We all want to look good, don’t we? Everybody likes to feel attractive. But what if we don’t? What if we see an undersized, unsatisfactory version of our ideal self every time we look in the mirror? What then?
An arresting portrait of physical perfectionism
Christopher Wollaton tackles this issue head-on in his short one-man play, Brawn. Ryan, a formerly tall and skinny school kid who was once called a “lanky geek”, is now an exercise addict hell-bent on bulking up. He shuts himself away in his father’s garage, now converted into a gym, and pumps iron as if his life depended on it – and maybe it does. He needs to be alone to stay focussed on his training; public gyms are too distracting (and he can always unfavourably compare himself with the other patrons there). But however much he trains, the image in the mirror never quite measures up to the expectation. As with all fantasies, the closer he gets to his goal, the more it recedes from his grasp. He will only ever be 80% of the way to where he wants to be – never quite good enough to win the girl of his dreams.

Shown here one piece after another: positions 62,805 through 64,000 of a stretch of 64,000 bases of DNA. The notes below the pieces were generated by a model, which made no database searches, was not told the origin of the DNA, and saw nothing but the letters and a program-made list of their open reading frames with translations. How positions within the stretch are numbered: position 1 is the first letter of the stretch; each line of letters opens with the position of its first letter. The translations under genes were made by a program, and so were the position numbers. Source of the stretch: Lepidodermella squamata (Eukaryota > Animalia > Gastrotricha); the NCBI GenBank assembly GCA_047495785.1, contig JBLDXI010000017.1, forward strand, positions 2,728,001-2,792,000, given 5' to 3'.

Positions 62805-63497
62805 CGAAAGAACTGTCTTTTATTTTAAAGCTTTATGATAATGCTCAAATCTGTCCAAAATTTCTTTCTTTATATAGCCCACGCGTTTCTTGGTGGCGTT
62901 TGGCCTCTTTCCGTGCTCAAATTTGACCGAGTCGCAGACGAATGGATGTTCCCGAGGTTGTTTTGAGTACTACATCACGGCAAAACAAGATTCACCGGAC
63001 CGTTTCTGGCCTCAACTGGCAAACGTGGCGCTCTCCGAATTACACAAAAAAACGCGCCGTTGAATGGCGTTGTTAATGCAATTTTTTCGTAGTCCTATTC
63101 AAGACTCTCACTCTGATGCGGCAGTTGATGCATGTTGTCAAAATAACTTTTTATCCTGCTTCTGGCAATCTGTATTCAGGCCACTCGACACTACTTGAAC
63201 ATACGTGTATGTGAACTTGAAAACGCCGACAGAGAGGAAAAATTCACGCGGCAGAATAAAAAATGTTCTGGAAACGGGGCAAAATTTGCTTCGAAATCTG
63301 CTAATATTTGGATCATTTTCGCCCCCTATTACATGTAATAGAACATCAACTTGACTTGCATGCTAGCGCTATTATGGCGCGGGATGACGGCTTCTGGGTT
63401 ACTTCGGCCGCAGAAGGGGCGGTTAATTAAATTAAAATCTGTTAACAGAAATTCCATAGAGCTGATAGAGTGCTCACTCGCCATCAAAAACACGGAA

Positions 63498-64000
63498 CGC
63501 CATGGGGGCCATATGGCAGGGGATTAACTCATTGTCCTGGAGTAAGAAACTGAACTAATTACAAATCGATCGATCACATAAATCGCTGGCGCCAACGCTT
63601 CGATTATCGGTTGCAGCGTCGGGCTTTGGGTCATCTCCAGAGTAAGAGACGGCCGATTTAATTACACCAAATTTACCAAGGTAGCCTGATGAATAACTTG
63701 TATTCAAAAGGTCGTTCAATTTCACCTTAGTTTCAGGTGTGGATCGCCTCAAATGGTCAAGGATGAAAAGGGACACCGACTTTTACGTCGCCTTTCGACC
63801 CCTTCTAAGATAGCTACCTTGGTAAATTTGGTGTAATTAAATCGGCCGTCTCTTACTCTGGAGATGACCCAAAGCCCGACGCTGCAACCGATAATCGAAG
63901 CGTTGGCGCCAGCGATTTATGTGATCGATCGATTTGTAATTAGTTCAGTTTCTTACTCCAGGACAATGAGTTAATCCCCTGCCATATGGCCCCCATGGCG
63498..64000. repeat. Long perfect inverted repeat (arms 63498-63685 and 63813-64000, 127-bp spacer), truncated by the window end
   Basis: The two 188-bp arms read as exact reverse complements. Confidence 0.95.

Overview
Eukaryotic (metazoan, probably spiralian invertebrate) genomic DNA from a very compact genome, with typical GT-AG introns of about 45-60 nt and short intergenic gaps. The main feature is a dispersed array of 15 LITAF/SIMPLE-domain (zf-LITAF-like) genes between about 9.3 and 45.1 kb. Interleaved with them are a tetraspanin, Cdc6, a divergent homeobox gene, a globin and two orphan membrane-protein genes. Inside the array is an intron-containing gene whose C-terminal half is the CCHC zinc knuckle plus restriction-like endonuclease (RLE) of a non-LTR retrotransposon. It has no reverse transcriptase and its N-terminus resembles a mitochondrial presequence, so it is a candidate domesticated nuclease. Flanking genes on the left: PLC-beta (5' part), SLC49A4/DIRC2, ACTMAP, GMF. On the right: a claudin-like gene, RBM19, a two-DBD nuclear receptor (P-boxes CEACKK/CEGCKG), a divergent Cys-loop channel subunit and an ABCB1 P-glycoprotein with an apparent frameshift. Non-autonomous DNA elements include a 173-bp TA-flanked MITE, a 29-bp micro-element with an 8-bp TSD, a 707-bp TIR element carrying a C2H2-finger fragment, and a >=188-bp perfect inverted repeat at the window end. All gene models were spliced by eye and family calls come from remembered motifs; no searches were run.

Wollaton gives a finely controlled performance here. His Ryan is believable, understated and engaging, by turns offering his back-story in almost conspiratorial tones, then strutting around the stage like a man possessed and holding forth in declamatory fashion on the ins and outs of body culture. His success in this is due as much to his writing as to his performance. Wollaton handles the escalation from ‘interest’ in weights to ‘obsession’ with physique particularly well, and pushes real weights as he does so.
Brawn offers us an arresting portrait of physical perfectionism sparked by unrealistic representations of the male body in advertising and popular culture, and demonstrates the damage this can do. Increasingly, more and more men are falling prey to this pernicious form of mental illness. However, the shortness of the play (a scant 30 minutes) means that the issue is not properly explored. Here we have an interesting snapshot rather than a more developed idea. And while the last six minutes of the play winds up very well indeed, with judicious use of demented sound-effects and an atmospheric lighting change, the effect was – for this reviewer – undercut by some apparently unmotivated lighting changes earlier on which almost stole the thunder from the finale.
I can't help thinking that an even better, longer play is itching to emerge from this. But in any case, Brawn is a great little play with a timely message, and deserves an audience.